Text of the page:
• All LEC groups have been expected to develop and maintain local employment and labour market profiles, agree on goals to improve employment opportunities, provide better information about employment assistance to members of their communities and plan for collaborative action to improve the employment outlook at the local level.

    The groups have worked on a number of successful initiatives which have included :
    -- joint ventures to address unemployment and training issues and leverage local funds and resources to achieve better outcomes for their communities.
    -- facilitation of community economic development programmes.
    -- initiatives to assist economic development and employment on marae.
    -- public forums and debates on employment issues.
    -- front-line staff training programmes across agencies.
    -- development of co-operative protocols between agencies dealing with the same clients.
    -- development of seamless service strategies and the production of agency directories.

  • In 1998, an external evaluation of the LEC groups was undertaken by the WEB Research Team. In their final report, they pointed out that LEC participants were seeing the tangible benefits of the co-ordination, including :
    -- Being able to keep in touch with developments in the government sector which because of the amount of change occurring, was otherwise very difficult to do.
    -- Being able to break down and challenge the assumptions and `myths' that often prevailed around the different organisations involved.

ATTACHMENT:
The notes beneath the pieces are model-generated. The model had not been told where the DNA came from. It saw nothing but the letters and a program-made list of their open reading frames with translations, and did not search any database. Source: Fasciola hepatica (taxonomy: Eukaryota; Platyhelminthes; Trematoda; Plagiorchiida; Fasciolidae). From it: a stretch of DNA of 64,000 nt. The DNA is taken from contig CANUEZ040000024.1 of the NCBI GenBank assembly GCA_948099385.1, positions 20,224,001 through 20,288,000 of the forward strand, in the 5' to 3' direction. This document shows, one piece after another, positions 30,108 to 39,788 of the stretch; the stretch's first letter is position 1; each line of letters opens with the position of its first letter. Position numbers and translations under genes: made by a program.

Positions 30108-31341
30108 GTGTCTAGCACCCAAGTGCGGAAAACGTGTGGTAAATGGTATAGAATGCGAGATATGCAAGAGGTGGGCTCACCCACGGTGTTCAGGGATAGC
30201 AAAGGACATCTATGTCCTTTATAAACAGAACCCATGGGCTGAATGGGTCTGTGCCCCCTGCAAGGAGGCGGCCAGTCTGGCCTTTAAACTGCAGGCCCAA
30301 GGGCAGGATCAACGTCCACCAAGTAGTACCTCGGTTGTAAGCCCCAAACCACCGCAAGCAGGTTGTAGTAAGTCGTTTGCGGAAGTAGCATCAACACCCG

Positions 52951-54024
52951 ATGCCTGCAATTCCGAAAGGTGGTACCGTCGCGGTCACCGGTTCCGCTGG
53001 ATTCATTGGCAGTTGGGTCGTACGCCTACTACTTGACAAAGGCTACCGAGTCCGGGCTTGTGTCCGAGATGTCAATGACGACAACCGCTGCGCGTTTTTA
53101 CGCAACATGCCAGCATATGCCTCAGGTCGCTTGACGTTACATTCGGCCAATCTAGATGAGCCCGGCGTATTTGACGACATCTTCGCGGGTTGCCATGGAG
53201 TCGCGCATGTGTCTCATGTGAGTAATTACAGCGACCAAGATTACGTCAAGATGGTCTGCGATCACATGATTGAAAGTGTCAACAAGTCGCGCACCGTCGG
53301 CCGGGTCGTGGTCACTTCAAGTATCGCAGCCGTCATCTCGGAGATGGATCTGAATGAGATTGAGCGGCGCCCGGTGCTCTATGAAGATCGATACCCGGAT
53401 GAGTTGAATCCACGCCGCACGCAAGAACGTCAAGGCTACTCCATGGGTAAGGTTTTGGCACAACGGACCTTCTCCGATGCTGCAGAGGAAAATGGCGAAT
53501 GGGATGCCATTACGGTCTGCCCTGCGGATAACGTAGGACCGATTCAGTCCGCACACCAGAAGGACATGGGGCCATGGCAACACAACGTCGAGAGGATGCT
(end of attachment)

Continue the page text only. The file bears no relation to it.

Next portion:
-- People's awareness was being raised and, in some cases, attitudinal changes were occurring through exposure to other viewpoints and realities.
    -- There were considerable professional development opportunities for individuals both in the information and networking areas.
    -- New relationships were being forged that were helping individuals in their own jobs as well as spinning off into other activities.
    -- LEC involvement was educational and helped raise the level of debate about important local issues.
    -- In a number of cases, LECs had helped relationships develop between key government agencies. This was one of the main benefits also mentioned by senior managers.

    (Source Web Research, LEC Evaluation Report, 1998)

  • As soon as the LEC groups were established, it became very clear that co-operative ways of working needed to be developed before any real progress could be made. Generally speaking this involves developing trust and building relationships across the cultural boundaries that define central government, local government, private sector and community sector agencies. Working on joint initiatives, sharing agency information and hosting local events have all aided this process. But the skill development and support for these activities needs to be on-going.

    The Local Employment Co-ordination initiative is still relatively new. The integration of LEC into the new WINZ department provides an opportunity to develop further strategies for local effectiveness on the employment issue.

  • A paper called "Local Employment Co-ordination What can a Regional Commissioner do?" by Jan Francis and Vivian Hutchinson is available on The Jobs Research Website at

  • Vivian Hutchinson has also just published his paper "Co-operation, Collaboration and Co-ordination the challenges of working together on unemployment and poverty" and it is available on The Jobs Research Website at